Deep rich chocolate cake with the subtle bitterness of a dark beer, hints of coffee and caramel, and covered in a thick dark ale ganache.
I am in awe of – and look for – anyone who can take a dream, combine it with hard work, a lot of sweat and tears (hoping no blood) and turn it into a thriving business. This is how we found New District Brewing. It’s within walking (a stretch) and biking distance of our house. It was born of a home-brewing business (I have a soft spot given BD’s foray into esophogeal-charring jalapeno beer which turned into our Christmas Eve traditional beer cheddar soup) and is now a brick-and-mortar business putting out some fine beers. We’ve been going there since they opened in 2017 and are thoroughly enjoying the evolution of their beers. Altruistically, we support local. Selfishly, we like good beers!
A few weeks ago, we went in to the brewery to see what was new and to bring some growlers home. I’m partial to the lighter, bubblier variety (Hello, Gregarious IPA! Mama misses you.) BD on the other hand likes the darker, heartier beers. He wanted to try the Bourbon-barrel aged 1821 Dark and while he was trying that and the 1821 Dark original, I was sipping on them all (the upside to knowing your date really well; they don’t worry so much about your cooties) and I kept thinking that while I’d much prefer to drink the hoppier, lighter beers, the 1821 Dark reminded me of chocolate and coffee and caramel with that familiar beer bitterness.
Long story short, and a very fun end to this story, I turned the experience into a chocolate beer cake with a beer ganache and it is pretty damn delicious. Being a thorough recipe tester, I ended up with two final products … a sure sign we needed to share. I decided bring one to New District so they could see what people are doing with their beers when they aren’t drinking them.
BD and I got there on a Saturday evening around 6, cake in tow, and ordered beers (when in Rome, and all that … and so they could eyeball us before cutting into the dessert … I’m a suspicious sort so I assume everyone else is). I handed the cake to the gentleman who’d served our beers, explaining to his rather amused self what it was about, and we went over to a table to enjoy our beers. I assumed it would go into the break room (or the trash can) and that would be that.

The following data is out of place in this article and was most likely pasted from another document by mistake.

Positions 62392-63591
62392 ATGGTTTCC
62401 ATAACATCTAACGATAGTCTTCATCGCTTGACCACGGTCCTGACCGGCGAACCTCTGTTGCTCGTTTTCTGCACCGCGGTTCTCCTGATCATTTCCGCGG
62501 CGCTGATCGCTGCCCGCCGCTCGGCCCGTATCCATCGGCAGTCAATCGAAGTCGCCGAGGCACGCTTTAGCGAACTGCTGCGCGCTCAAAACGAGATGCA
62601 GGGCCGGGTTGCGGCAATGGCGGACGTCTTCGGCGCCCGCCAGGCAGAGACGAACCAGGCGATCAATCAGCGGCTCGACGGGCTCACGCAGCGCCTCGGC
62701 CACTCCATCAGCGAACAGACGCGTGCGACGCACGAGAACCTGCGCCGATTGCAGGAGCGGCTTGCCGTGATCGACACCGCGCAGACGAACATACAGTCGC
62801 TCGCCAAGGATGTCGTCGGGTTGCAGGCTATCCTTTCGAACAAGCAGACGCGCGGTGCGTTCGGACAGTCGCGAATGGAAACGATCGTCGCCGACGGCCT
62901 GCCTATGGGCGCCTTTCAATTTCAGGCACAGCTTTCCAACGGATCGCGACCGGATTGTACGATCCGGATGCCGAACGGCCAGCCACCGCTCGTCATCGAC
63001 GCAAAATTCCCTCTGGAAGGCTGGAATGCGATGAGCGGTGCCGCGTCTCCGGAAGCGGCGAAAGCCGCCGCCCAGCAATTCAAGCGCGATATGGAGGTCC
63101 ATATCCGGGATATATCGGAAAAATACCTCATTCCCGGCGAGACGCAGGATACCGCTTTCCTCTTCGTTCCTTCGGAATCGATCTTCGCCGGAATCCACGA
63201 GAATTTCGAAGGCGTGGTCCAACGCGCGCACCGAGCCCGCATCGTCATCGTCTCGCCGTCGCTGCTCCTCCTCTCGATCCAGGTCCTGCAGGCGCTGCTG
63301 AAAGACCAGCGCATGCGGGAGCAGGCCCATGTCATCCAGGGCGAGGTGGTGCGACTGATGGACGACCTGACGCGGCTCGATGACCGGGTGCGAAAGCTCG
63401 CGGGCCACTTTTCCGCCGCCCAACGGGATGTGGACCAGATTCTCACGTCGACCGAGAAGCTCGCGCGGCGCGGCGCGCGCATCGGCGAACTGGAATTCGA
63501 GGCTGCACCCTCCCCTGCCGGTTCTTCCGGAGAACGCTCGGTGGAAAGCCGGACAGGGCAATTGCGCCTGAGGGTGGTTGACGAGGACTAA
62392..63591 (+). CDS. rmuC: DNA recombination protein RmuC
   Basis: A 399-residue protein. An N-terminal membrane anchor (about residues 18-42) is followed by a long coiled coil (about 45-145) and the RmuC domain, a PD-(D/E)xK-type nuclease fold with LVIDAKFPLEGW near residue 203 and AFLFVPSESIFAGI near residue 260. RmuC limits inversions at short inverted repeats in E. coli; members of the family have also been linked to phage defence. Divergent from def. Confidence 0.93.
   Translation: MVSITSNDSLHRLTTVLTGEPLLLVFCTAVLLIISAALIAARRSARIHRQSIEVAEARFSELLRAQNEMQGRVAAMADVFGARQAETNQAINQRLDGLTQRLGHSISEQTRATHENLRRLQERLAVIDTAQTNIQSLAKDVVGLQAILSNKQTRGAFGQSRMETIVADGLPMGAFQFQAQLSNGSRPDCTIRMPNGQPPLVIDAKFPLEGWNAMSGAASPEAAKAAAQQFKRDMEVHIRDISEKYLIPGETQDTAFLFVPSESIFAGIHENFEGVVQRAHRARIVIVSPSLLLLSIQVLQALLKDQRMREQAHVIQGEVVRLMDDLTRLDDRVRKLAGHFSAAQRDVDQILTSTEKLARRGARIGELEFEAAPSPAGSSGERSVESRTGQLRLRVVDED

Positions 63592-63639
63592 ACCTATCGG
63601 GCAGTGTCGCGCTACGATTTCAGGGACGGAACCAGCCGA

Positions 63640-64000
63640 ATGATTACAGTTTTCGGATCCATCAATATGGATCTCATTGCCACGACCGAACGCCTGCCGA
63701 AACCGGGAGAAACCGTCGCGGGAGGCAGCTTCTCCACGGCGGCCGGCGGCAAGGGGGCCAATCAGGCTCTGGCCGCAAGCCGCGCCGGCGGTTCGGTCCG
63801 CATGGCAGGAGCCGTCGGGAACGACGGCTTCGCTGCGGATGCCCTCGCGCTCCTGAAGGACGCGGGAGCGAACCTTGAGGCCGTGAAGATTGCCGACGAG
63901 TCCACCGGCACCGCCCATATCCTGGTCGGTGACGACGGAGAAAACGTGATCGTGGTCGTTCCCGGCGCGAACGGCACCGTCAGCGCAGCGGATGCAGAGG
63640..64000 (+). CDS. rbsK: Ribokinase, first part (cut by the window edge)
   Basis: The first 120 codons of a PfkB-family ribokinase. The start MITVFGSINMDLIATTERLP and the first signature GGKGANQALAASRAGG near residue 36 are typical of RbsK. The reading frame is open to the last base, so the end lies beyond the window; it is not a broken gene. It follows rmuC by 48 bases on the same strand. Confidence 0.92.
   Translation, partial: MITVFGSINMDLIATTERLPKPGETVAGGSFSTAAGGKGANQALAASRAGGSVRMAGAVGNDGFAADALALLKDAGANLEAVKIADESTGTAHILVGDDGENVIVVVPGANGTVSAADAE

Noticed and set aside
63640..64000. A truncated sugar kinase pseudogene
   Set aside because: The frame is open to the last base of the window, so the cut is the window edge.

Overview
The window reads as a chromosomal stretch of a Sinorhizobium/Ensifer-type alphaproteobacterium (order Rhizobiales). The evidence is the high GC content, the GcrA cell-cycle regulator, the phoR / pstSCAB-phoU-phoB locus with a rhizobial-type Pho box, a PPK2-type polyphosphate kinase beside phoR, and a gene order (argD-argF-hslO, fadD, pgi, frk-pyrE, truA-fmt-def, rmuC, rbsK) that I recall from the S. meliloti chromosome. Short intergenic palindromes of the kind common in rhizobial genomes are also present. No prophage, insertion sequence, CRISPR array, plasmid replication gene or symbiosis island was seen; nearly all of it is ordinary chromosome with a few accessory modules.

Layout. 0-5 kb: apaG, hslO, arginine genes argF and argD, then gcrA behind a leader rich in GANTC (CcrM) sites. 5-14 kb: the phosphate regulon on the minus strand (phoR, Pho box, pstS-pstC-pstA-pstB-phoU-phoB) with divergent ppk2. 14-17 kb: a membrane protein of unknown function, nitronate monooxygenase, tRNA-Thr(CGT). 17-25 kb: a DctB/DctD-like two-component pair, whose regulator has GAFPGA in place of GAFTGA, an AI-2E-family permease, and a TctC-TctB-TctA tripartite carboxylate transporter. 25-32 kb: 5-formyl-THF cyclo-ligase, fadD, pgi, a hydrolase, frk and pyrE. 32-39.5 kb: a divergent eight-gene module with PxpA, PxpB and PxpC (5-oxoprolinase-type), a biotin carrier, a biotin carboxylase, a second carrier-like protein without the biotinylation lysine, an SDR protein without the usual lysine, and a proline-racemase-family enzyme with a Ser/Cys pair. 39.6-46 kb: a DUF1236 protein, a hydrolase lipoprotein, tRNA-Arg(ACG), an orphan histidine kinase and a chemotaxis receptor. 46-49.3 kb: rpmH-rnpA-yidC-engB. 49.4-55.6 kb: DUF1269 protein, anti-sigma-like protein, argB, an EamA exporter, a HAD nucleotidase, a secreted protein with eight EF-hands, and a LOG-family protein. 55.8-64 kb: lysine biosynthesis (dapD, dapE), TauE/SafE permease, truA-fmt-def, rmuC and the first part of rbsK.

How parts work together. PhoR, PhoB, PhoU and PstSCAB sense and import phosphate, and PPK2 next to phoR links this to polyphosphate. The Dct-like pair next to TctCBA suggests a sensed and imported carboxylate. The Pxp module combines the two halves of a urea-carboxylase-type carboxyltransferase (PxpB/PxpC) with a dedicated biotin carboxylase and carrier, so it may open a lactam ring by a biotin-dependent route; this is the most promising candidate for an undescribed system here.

A few minutes later, a man came over asking if I was the cake person (why, yes I am) and said that he was one of the owners and would we like to come over to their table to share the cake with them. WHAT!? Invited to the cool kids’ table?! BD and I grabbed our beers and went to the back table where the New District crew was already getting plates and forks together and tasters of 1821 Dark because, well, what else would you drink with an 1821 Dark chocolate cake. We toasted and shared cake with owners Mike Katrivanos and Dan Murray; brewer Michael Sutherland and his wife Annie; John Bergin, the brewery’s events and sales manager; and a mystery photographer whose name I am embarrassed to say I forgot.
What an unexpectedly terrific evening of recipe testing … we got to have our cake and eat it, too, with the New District folks. If you can get to Arlington, VA, stop in a try a few. If not, this cake would work with a dark beer that has a chocolate, coffee, caramel flavor profile.
If you give this cake a try, please let me know. And if you’ve got local artisans whose passion comes through in their product, please shop there, talk to them, and encourage their creativity. We all benefit.
Cheers and forks up!
Dark Ale Chocolate Cake with Dark Ale Ganache
1 cup (8 oz) dark ale (I use New District 1821 Dark)
10 tablespoons unsalted butter
¾ cup unsweetened cocoa
1 Tbs instant espresso powder
2 cups sugar
3/4 cup sour cream (room temp)
2 large eggs (room temp)
1 tablespoon vanilla extract
2 cups all-purpose flour
2½ teaspoons baking soda
1 tsp salt
6 oz. bittersweet chocolate
6 oz. dark ale (I use New District 1821 Dark)
Preheat the oven to 350 with a rack in the center of the oven. Butter and flour (or use cooking spray that does not contain lethecin) a 10-12 cup capacity bundt cake pan.
In a saucepan, heat the stout with the butter just until the butter melts. Take off the heat. Add the cocoa powder, espresso powder and sugar. Stir well. Set aside.
In a mixer bowl (or by hand) mix the sour cream, eggs and vanilla extract until combined and smooth. Add the stout mixture from the saucepan and mix thoroughly. Scrape the sides of the bowl. Combine the flour, baking soda and salt and add to the mixer bowl. Mix just until incorporated. Scrape the bowl to make sure the flour is incorporated.
Pour into the prepared bundt pan and bake in the preheated oven for 45 minutes. Take a peek after 40. A toothpick should come out clean.
Cool on a wire rack in the pan for 5 minutes and then turn out of the pan onto the wire rack to cool completely.
For the ganache, heat the stout just to the boil and then remove from the heat. Add the chocolate and then stir until melted. At this point, you will need to cool and stir until it reaches the consistency you’d like for your cake. A drizzle will take about 15 minutes, a fluffy frosting longer. To speed things up – but watch carefully – put into the fridge (right in the pot) and then remove and stir every five minutes or so. You can also whip with a whisk or hand mixer to get more volume which will end up the texture of a buttercream frosting.
*NOTE: A quick but very important note on the ganache. I made it half beer, half bittersweet chocolate. This created a very bitter (in the nice beer way) ganache. If you’d like a mellower “beerness” to yours, I’d go 3 oz. beer, 3 oz. heavy cream and 6 oz. semisweet chocolate.